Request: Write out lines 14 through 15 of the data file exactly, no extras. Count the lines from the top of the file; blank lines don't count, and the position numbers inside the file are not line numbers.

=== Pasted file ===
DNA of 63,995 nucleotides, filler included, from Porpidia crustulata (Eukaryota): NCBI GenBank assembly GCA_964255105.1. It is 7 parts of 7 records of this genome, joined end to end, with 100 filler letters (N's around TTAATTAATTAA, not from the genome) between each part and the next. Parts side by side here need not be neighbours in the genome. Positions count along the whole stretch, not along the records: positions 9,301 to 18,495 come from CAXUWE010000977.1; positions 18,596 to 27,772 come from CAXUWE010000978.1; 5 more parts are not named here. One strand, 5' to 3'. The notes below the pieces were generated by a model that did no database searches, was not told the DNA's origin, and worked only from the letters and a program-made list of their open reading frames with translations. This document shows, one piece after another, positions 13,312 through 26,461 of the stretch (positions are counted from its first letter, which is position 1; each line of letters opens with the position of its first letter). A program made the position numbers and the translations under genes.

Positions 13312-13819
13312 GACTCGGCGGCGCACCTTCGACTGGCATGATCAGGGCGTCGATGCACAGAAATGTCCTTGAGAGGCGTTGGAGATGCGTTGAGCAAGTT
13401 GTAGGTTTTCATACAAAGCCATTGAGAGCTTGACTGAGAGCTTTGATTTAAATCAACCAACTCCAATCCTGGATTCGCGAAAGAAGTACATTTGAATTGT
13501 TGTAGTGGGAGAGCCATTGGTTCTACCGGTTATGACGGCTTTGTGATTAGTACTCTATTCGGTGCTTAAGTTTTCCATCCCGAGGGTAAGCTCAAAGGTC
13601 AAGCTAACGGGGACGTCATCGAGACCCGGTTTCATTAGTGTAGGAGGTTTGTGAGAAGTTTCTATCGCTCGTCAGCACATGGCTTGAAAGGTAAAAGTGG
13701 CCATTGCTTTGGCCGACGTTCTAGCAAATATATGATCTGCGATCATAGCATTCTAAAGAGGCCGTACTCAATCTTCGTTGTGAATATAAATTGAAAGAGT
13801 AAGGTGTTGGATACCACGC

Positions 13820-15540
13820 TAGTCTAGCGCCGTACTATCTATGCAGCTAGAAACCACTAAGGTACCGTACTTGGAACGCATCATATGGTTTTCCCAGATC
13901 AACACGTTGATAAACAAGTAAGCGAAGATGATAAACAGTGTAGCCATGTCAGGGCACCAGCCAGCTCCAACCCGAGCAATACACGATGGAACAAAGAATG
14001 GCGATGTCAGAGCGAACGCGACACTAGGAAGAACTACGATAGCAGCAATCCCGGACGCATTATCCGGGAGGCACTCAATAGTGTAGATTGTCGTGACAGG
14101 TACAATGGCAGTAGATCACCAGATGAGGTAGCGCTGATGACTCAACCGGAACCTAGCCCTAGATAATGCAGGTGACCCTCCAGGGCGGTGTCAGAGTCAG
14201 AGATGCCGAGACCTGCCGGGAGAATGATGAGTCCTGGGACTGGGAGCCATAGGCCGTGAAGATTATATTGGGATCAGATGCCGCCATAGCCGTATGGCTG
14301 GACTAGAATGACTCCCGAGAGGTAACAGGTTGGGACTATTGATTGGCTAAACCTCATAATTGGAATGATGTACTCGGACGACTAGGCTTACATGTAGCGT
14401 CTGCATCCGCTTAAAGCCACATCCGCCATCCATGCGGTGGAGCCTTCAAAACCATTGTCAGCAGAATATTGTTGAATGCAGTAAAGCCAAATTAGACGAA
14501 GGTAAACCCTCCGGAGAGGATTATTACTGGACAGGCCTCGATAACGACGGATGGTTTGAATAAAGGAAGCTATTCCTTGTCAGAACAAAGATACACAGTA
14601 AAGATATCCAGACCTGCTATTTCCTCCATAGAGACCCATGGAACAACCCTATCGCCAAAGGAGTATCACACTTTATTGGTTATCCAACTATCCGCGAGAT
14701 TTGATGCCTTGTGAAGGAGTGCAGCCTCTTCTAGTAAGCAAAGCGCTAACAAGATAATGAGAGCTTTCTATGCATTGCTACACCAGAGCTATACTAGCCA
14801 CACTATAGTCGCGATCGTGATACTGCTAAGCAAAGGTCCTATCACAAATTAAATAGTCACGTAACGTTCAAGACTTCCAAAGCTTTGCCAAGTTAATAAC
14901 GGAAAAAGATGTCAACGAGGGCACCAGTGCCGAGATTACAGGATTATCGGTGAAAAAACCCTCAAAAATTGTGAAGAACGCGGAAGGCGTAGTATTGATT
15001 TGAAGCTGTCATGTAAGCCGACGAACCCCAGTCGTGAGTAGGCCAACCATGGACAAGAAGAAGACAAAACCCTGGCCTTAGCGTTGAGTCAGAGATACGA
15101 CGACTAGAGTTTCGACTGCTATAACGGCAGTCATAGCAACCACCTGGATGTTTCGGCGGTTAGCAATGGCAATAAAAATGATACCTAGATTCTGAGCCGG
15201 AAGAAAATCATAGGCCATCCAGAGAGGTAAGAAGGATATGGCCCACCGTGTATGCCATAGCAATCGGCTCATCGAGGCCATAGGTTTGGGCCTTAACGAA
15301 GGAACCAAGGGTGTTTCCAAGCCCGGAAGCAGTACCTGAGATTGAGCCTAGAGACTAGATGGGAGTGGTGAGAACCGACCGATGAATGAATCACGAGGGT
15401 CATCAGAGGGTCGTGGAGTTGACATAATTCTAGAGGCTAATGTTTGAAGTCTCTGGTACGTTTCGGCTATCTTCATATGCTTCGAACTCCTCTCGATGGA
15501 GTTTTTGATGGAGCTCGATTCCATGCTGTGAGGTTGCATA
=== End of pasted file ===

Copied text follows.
14201 AGATGCCGAGACCTGCCGGGAGAATGATGAGTCCTGGGACTGGGAGCCATAGGCCGTGAAGATTATATTGGGATCAGATGCCGCCATAGCCGTATGGCTG
14301 GACTAGAATGACTCCCGAGAGGTAACAGGTTGGGACTATTGATTGGCTAAACCTCATAATTGGAATGATGTACTCGGACGACTAGGCTTACATGTAGCGT